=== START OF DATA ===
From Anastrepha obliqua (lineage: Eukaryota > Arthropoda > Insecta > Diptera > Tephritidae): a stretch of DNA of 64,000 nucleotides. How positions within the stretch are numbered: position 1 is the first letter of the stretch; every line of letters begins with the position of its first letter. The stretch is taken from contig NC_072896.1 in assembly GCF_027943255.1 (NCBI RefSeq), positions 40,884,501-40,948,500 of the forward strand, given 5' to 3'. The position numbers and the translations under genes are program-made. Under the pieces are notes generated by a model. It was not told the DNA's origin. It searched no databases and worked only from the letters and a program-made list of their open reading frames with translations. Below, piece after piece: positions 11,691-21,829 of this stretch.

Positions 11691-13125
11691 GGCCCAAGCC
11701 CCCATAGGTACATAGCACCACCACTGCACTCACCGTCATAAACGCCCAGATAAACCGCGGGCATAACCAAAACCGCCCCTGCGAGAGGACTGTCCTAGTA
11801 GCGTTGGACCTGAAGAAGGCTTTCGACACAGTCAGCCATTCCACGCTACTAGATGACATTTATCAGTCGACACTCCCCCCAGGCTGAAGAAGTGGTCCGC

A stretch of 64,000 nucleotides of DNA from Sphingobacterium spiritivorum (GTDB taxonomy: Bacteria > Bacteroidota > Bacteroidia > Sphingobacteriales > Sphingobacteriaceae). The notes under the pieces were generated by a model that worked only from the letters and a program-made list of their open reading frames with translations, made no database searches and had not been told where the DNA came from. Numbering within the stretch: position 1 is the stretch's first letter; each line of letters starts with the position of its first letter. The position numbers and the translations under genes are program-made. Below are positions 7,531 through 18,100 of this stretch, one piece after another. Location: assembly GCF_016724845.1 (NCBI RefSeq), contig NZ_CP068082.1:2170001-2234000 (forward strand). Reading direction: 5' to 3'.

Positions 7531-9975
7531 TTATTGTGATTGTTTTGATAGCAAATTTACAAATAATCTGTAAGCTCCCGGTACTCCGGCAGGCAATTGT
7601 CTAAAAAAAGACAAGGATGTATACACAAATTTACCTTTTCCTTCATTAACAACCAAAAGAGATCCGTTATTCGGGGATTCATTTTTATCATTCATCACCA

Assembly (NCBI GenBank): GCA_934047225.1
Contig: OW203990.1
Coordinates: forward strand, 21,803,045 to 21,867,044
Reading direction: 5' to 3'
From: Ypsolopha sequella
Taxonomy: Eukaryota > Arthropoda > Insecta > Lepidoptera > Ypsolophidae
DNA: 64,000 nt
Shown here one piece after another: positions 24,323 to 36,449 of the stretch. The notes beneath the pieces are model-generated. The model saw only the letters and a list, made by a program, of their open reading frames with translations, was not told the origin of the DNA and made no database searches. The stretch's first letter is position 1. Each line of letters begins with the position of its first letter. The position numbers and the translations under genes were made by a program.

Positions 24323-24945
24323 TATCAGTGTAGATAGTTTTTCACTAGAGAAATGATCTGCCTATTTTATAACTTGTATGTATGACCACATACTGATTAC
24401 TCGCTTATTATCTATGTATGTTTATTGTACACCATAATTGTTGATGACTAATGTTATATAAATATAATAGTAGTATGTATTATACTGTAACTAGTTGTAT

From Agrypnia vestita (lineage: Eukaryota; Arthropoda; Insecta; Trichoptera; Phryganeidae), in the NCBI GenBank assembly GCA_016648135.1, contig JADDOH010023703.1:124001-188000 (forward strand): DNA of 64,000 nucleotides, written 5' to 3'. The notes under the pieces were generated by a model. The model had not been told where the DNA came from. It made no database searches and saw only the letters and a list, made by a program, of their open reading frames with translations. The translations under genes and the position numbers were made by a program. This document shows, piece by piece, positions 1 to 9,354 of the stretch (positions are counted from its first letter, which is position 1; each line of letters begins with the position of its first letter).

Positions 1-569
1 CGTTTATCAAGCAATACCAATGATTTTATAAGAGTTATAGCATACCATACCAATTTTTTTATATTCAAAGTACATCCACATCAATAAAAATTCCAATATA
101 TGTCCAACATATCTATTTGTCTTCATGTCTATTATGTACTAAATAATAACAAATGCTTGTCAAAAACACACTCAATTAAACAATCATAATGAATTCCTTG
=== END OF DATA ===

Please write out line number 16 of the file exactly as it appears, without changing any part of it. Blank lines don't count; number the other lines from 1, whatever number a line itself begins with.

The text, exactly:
DNA: 64,000 nt